Dubai Aerospace Enterprise (DAE) has cancelled orders for 50 aircraft from Airbus and Boeing worth an estimated US$8 billion (Dh29.4bn), the two manufacturers' orders websites show. The leasing company last month cut orders for 25 long-range, high-density commercial jets, Boeing's orders website revealed. Those orders comprised 15 Boeing 787 Dreamliners and 10 777-300 extended-range aircraft.
In addition, DAE has cut 18 orders for narrow-body A320 planes and orders for seven A350-900 mid-size jets from Airbus, the European plane maker's figures for last month show. "I have no comment on that," said Mohammed al Zarooni, the chairman of the state-owned DAE. Airbus and Boeing declined to comment on the cancellations. A bullish DAE ordered a total of 200 aircraft from the two makers at the height of the aviation order boom in 2007. The company was in an expansion phase and was said to have $15bn of backing.
The company, which also has engineering and IT products divisions, still has 91 planes on order at Boeing and 75 at Airbus. Those orders are worth an estimated $19bn at list prices, although major customers such as DAE traditionally receive discounts. Some of the aircraft on order were due to be delivered this year, but these are believed to have been delayed. DAE already has about 35 aircraft, which it has leased out to 15 airlines worldwide.
The Dubai company has been at the centre of speculation all summer about its plans to reschedule its orders and possibly divert orders to Emirates Airline. Emirates is already the largest purchaser of long-range jets and this summer it committed itself to another $25bn worth of aircraft including 30 Boeing 777-300ERs, 32 Airbus A380 superjumbos and engines from Engine Alliance. Saj Ahmad, an aerospace analyst based in London, said DAE probably escaped the standard cancellation fees as a result of Emirates's recent purchases.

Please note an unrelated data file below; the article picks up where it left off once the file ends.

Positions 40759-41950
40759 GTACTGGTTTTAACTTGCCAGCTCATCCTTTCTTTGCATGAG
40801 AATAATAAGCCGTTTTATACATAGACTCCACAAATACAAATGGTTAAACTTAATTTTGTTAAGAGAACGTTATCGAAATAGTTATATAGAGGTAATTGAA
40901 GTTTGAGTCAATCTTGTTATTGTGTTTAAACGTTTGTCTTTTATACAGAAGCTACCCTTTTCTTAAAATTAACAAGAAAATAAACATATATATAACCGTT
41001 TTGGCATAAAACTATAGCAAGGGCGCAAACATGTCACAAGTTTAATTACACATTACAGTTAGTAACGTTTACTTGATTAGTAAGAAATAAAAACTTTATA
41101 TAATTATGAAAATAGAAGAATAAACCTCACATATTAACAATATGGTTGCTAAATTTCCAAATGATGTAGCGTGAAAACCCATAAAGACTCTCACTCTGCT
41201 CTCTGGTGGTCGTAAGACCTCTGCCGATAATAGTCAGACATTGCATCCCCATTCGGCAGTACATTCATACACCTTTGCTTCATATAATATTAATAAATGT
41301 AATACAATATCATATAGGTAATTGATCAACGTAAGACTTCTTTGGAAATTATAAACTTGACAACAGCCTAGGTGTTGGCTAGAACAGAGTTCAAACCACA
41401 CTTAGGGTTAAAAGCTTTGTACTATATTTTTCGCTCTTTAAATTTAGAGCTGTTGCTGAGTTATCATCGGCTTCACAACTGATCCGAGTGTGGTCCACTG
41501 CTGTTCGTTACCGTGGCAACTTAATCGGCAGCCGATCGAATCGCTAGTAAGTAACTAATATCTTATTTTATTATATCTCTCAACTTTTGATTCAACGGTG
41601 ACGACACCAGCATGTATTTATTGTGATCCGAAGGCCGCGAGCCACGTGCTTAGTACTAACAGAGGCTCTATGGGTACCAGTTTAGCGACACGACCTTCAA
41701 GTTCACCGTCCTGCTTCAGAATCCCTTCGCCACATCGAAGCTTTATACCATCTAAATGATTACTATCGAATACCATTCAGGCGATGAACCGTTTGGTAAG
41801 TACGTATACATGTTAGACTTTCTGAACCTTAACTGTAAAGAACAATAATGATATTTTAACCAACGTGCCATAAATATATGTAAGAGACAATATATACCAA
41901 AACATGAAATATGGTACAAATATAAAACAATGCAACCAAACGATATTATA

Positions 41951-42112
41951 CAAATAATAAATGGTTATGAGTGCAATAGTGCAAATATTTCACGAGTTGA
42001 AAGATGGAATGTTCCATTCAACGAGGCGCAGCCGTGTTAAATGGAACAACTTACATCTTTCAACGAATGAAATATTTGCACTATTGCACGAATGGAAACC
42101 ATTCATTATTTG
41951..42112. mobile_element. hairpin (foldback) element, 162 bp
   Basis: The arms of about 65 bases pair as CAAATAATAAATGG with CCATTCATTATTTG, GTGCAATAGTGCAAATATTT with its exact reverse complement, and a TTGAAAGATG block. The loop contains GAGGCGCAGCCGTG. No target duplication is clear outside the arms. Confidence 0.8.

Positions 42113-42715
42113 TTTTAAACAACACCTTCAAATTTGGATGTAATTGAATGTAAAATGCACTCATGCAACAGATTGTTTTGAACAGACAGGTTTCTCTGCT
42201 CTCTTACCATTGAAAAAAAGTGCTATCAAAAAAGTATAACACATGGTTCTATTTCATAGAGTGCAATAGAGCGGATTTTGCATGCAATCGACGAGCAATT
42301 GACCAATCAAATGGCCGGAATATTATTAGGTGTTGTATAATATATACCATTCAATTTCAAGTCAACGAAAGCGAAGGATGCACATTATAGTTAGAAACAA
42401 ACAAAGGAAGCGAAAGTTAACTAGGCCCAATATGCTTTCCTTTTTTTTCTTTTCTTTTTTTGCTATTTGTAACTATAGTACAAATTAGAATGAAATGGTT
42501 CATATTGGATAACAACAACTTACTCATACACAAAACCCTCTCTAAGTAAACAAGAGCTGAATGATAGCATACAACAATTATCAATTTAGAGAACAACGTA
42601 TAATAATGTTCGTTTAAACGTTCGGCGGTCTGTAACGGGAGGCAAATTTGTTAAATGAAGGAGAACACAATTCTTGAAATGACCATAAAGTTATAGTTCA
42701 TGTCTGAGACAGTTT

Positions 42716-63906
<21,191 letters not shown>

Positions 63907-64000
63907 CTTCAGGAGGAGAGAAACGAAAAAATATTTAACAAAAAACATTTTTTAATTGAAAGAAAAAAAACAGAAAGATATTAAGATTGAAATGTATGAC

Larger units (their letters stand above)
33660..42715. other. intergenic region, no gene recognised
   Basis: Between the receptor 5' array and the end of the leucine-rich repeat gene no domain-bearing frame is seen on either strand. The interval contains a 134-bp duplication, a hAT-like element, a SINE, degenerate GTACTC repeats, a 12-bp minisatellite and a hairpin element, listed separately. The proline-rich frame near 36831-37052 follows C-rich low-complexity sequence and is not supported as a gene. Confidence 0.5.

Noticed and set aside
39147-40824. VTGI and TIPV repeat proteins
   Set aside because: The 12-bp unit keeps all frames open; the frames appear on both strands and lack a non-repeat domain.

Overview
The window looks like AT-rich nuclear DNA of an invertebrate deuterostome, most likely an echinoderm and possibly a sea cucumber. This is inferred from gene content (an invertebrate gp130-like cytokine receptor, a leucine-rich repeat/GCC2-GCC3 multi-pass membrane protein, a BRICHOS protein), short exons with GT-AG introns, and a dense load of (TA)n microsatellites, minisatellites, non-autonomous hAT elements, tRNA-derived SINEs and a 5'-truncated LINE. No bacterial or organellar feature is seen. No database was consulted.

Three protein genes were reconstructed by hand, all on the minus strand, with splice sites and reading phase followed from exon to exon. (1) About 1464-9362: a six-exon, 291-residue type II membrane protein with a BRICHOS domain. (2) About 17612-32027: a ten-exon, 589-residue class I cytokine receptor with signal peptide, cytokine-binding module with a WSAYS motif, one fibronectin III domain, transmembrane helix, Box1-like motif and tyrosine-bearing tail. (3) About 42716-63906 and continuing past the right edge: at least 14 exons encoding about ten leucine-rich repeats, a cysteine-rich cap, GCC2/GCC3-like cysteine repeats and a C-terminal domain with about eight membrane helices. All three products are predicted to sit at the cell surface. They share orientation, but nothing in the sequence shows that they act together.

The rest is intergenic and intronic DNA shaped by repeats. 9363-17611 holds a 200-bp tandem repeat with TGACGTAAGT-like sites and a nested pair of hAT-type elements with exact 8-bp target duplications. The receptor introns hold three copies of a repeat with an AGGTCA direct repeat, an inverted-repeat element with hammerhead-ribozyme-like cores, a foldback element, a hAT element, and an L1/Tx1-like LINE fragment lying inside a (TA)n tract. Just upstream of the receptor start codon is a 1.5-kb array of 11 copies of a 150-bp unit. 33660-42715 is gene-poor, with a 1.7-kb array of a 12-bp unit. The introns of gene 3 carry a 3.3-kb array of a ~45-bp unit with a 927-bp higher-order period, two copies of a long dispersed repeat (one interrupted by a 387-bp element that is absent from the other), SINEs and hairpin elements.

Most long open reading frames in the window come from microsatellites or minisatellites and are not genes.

"It's highly likely the recent A380 and 777-300ER orders from [Emirates] are in part a substitute for DAE's cancellations," Mr Ahmad said. "Emirates is too important a customer for Airbus or Boeing to ignore and they will have worked hard to minimise the cancellations but give Emirates aeroplanes that they want. "Cancellation fees are usually confidential but it is clear that losing just 50 orders out of 200 will have been mitigated by trading over deposits to Emirates's A380 and 777-300ER orders."
DAE's buying spree at the Dubai Airshow in November 2007 took place at the height of the global aviation boom. Since then, credit has tightened dramatically and many airlines have become cautious about growth. DAE Capital, DAE's leasing division, in the past 18 months announced two new customers, Turkish Airlines and Garuda Indonesia. It also announced financing from Citibank and the Export-Import Bank of the US.
When DAE was launched in 2006, it outlined investments in six aviation-related sectors but its business plans have come under review during the global financial crisis. Its academic wing has been shut and its airport investment division was also wound down after an unsuccessful bid in 2007 to buy Auckland Airport, New Zealand's busiest air centre, after experiencing unexpected resistance from the New Zealand public. It no longer lists manufacturing as one of its target areas.
DAE's engineering division was launched in 2007, the year the company acquired the aviation service providers StandardAero and Landmark Aviation from the Carlyle Group for $1.9bn. DAE's shareholders are all state-backed Dubai companies: Istithmar World; Emaar Properties; Dubai International Capital; Dubai International Financial Centre; Amlak; and the Dubai Airport Free Zone. * with Reuters firstname.lastname@example.org